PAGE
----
For example, do these appraisers have to take office before the judge, so that he/she can value their opinions? Shall there be a period to challenge them, if they are not qualified? All this does not seem to be taken into account in the Law, which has no place in the structure of these foreclosure proceedings.

If the base of the auction is increased by reason of the appraisals, the position of the mortgagee, as to his bid on account of his credit shall be affected, and thus the possibility of being able to acquire the property for the payment of the obligation owed.  If the average appraisal exceeds the mortgagee’s claim, the mortgagee shall be subject to the provisions of Article 1715 of the Judicial Code:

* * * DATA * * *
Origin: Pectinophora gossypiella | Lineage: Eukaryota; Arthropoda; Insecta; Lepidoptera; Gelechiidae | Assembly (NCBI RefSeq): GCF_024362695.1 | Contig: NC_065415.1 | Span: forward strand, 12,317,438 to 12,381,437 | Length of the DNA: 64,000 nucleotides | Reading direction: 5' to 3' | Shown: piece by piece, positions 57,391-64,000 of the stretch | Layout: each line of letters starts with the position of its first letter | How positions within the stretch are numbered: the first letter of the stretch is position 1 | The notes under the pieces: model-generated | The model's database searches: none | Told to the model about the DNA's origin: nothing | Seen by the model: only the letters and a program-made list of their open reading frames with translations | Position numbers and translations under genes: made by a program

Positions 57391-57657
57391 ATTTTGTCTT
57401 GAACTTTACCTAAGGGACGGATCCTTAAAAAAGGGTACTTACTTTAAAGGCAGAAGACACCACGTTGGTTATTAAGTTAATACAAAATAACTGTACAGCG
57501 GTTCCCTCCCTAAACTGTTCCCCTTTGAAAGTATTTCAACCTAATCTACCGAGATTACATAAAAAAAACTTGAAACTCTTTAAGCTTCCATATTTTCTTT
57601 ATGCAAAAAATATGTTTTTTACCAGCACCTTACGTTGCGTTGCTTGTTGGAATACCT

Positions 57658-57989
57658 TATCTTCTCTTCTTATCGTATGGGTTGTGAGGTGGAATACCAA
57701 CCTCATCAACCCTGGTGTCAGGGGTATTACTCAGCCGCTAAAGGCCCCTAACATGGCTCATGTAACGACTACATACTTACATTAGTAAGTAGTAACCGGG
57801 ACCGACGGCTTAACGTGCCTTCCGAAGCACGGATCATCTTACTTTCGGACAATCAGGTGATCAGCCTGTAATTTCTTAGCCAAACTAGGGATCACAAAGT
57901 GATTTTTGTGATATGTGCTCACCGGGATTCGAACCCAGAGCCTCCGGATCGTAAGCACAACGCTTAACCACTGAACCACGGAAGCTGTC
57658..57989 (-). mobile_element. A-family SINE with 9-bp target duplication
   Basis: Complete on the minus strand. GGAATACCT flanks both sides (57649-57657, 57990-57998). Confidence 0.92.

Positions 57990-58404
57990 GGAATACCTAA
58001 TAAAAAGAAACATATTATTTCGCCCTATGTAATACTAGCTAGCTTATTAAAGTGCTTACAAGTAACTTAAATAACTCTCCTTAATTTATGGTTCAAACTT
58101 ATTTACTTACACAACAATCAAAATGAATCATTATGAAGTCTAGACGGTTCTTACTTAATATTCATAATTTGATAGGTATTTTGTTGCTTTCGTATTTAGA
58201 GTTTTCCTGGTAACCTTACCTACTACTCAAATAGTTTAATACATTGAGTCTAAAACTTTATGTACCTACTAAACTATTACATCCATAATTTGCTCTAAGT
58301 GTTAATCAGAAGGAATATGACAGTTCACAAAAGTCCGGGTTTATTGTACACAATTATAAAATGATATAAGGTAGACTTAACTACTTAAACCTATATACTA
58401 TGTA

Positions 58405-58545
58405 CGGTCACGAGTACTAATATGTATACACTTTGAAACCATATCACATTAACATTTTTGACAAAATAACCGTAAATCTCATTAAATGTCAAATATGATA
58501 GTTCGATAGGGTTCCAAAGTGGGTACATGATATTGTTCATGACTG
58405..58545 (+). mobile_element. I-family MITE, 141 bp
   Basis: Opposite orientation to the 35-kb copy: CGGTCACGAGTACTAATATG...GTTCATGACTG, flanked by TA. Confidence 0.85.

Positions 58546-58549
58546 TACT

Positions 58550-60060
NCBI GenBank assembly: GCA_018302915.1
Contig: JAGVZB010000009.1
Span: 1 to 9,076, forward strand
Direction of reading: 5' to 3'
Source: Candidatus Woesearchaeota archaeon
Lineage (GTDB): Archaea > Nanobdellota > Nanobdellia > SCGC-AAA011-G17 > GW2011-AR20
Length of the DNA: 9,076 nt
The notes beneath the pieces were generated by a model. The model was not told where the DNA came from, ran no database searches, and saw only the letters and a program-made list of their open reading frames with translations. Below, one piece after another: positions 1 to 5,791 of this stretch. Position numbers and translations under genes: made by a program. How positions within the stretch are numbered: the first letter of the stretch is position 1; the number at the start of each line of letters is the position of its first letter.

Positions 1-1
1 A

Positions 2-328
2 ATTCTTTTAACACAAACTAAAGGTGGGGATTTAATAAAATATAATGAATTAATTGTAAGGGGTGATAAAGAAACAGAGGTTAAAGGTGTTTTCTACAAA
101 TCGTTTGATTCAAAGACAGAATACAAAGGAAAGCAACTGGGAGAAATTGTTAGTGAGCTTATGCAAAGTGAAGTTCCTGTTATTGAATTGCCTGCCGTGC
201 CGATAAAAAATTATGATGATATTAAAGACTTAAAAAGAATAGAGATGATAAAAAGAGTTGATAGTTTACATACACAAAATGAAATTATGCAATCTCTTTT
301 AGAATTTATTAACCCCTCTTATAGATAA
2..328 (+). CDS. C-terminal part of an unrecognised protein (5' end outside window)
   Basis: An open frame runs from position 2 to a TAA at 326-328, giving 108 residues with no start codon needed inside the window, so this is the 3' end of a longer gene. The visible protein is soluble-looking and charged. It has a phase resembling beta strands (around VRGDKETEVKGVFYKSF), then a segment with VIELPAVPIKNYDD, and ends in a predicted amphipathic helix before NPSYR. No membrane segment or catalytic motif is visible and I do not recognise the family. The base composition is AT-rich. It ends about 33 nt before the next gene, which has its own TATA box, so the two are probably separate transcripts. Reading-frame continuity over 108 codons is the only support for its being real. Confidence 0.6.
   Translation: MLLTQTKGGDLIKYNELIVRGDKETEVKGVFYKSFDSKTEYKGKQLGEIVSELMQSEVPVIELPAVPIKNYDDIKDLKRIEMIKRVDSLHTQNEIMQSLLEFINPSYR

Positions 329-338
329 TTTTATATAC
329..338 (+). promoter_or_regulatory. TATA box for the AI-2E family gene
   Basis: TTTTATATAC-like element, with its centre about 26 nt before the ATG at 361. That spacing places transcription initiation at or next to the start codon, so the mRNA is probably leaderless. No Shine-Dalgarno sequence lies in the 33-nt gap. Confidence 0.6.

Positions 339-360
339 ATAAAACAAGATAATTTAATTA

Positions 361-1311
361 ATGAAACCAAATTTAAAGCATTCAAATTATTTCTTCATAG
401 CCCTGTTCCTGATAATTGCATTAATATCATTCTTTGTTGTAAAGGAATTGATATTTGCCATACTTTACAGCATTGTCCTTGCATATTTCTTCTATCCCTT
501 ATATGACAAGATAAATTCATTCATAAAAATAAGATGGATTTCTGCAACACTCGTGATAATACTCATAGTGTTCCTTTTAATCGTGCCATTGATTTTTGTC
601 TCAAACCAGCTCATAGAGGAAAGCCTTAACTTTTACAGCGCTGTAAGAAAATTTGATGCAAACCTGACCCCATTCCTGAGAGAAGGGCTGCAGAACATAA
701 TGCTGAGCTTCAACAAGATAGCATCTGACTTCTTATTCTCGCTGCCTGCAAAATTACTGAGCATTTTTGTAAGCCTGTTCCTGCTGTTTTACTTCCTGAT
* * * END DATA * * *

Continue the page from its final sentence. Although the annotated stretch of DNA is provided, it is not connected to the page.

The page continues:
“Article 1715. In all auctions the bidder must deposit for his bid to be admissible, ten percent (10%) of the amount set as the basis for the auction of the property or properties he intends to auction.

Both the creditor and the intervener in support of one party are qualified bidders to make bids for their credit. The executing party and the intervener in support of one party do not need to make a deposit, except when their claim represents less than the basis for the auction. In this case, he/she shall consign ten percent (10%) of the difference between his/her credit and the base of the auction.”


Finally, it is interesting to note that this Law 415 contradicts Law 402 of October 2023, which is the integral reform of the Judicial Code, whose application has been postponed until 2025.  Article 780 of the new Civil Procedural Code returns to the system now repealed by Law 415 to which we have referred.